Liberals: new politics, or desperation?

Well, it was an interesting weekend in Alberta politics. The Alberta Party held a leadership convention, and the Alberta Liberals held a policy convention. Of the two, I’d venture that the Alberta Party came out ahead, in that they actually have a leader for their party. So, maybe they’re a little short on policy, but really, does anyone care about policy?

I’ll answer that: no.

Meanwhile, my friends in the good ol’ ALP were busy “reimagining” themselves down in soggy Calgary. The Alberta Liberals are, as always, looking for ways to boost interest in their party. This has always been difficult, because it has little to offer compared to the other parties.

Joining the PCs means jumping on the bandwagon of a winning team, not unlike the thousands of new “fans” of the Vancouver Canucks. And if you join the PCs, you could brush shoulders with Ted Morton — now THAT’s worth the five bucks. Joining the NDP gives you the right to tell everyone else how to run the province, without ever having to worry about actually doing anything about it. Sanctimony is free with every membership. Joining the Wildrose gets you on the ground floor of the Cranky Old Man movement that might sweep the province. And joining the Alberta Party is cool because it still has that new party smell.

Joining the Liberals gives you a membership in an elite organization with a nearly unblemished record of abject failure. But it also marks you as a rebel, someone who isn’t afraid to use the “L” word in public. I always thought that was one of the benefits of being a Liberal, but apparently not. The young bucks in charge of the ALP these days (and it’s good news that there are young bucks in the party) have convinced the rest of the membership that actual paid membership in the ALP is so tainted that nobody wants to actually buy a membership.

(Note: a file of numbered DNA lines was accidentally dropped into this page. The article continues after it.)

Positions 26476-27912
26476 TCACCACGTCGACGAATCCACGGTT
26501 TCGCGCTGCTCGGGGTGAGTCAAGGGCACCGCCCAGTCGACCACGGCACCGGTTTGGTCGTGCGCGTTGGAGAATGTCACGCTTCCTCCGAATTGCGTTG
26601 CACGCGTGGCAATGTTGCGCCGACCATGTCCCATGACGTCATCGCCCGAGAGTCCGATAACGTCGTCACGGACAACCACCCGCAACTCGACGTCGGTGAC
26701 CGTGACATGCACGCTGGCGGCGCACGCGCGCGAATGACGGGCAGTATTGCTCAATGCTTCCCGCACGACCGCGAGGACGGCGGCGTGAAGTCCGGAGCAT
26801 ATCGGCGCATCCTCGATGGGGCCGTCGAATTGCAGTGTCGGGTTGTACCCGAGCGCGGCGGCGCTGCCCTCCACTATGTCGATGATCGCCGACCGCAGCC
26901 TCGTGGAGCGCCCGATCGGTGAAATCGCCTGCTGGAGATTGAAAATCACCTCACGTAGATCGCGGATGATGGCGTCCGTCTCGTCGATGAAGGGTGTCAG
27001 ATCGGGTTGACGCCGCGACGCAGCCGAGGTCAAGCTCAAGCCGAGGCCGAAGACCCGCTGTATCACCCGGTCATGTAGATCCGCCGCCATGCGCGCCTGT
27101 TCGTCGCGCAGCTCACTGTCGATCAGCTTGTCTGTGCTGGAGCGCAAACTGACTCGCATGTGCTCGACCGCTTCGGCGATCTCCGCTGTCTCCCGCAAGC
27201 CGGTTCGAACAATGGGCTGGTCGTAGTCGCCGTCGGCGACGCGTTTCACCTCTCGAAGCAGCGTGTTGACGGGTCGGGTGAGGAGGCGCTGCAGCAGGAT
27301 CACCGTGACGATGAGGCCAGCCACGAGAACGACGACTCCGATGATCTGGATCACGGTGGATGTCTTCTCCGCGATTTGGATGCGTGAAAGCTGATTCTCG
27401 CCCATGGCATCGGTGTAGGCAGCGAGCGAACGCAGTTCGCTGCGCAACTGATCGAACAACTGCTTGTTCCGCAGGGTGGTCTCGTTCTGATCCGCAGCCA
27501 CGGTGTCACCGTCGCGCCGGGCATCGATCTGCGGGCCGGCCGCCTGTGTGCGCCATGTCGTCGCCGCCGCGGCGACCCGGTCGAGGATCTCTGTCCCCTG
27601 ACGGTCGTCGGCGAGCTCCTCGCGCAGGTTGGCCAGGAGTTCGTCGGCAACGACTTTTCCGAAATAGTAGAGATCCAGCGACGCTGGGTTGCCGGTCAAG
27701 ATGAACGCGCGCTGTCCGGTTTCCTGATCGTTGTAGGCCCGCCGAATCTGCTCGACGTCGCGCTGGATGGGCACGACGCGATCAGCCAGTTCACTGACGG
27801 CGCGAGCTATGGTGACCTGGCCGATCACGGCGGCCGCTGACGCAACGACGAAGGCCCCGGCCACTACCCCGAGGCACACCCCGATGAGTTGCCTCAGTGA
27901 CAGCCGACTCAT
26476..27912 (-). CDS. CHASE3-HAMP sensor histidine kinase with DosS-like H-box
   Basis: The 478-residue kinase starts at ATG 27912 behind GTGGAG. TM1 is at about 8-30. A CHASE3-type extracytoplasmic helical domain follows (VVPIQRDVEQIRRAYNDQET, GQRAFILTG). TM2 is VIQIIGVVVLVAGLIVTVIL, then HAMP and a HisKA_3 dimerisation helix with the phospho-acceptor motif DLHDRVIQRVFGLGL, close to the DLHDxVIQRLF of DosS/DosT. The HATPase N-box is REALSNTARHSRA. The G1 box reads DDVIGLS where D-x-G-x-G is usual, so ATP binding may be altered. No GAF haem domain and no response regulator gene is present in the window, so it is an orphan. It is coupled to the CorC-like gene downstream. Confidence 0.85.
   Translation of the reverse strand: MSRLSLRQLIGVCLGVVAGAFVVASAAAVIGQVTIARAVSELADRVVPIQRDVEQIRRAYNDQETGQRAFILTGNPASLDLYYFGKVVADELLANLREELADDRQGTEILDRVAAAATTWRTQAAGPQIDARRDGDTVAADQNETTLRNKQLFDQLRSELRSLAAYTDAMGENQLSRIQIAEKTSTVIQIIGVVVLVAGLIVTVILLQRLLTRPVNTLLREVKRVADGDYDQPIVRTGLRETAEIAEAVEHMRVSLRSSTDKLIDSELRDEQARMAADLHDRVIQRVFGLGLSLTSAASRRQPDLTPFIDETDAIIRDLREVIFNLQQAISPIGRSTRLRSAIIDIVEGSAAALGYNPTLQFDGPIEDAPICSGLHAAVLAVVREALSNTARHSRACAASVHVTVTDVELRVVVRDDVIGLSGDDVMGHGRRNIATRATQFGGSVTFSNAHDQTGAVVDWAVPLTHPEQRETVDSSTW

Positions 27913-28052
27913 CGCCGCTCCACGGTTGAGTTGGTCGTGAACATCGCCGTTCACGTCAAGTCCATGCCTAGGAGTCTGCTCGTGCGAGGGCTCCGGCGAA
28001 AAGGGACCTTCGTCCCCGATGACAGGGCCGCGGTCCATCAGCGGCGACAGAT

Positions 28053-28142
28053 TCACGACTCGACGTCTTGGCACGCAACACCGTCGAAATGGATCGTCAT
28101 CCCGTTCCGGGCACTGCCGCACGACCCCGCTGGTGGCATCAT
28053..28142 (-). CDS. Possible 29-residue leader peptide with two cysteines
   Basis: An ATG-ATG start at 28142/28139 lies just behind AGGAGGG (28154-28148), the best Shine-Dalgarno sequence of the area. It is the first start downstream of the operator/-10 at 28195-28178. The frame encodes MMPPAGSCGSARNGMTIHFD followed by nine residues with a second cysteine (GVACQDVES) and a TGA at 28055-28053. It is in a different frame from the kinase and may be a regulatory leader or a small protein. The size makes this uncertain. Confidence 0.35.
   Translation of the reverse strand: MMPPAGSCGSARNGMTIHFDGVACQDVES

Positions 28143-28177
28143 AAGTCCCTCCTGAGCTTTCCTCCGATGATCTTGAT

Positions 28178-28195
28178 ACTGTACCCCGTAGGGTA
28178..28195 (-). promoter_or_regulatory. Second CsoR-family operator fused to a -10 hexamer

The solution, as approved by the membership — give it away.

That’s right, folks. The party has opened up voting in its current leadership race, and even constituency nominations, to anyone. You don’t have to pay your five bucks; all they want is your interest, however fleeting, and your email and home addresses. As party president Erick Ambtman put is: “You’re not saying you want to marry us, but you’re saying you’re willing to date. It’s allowing people to engage with us without having to say we’re going to go all the way.”

There is no truth to the rumour that the new slogan for the Alberta Liberals will be: “We’re easy.”

Personally, I’m worried about abuse of the system. It wouldn’t take may mischievous PCs or NDPs to band together to support terrible candidates, or plant a candidate to run against a major opponent like Hugh MacDonald or Laurie Blakeman. And don’t think for a moment that they wouldn’t try to do something underhanded like that.

I am also baffled as to why the always cash-strapped party would go to this system during a leadership vote, which brings in members and money. Now, they’ll bring in members… but no money.

I’m sure all of this was discussed at length (Liberals do love to debate). The young turks say the party system in Canada is dying … except for the federal PCs, the provincial PCs, the Wildrose Alliance, etc. The move to an open membership is either a bold, visionary move, or a sign of desperation. We shall see…

2 thoughts on “Liberals: new politics, or desperation?

  1. I disagree with a number of your points, but one major clarification worth getting out there is that ALP membership has typically been revenue neutral. Corey Hogan changed that with the ALP, modernizing the system so that it could be done for pennies per membership, but the party has never looked to memberships to generate cash.

    Further, people can still be ALP members, paying their $5, with the rights that attach to that. I’m told today we actually had a spurt of new members, so maybe, just maybe, some people find the idea of belonging to a party that’s open exciting.

    Further still, as has been pointed out by many, having supporters’ contact info is worth signficantly more than $5 per year, especially given we can communicate with them regularly for next to nothing.

    I think it was the right thing to do, speaking from the heart, and I think we’ll show it was the smart thing to do, organizationally.

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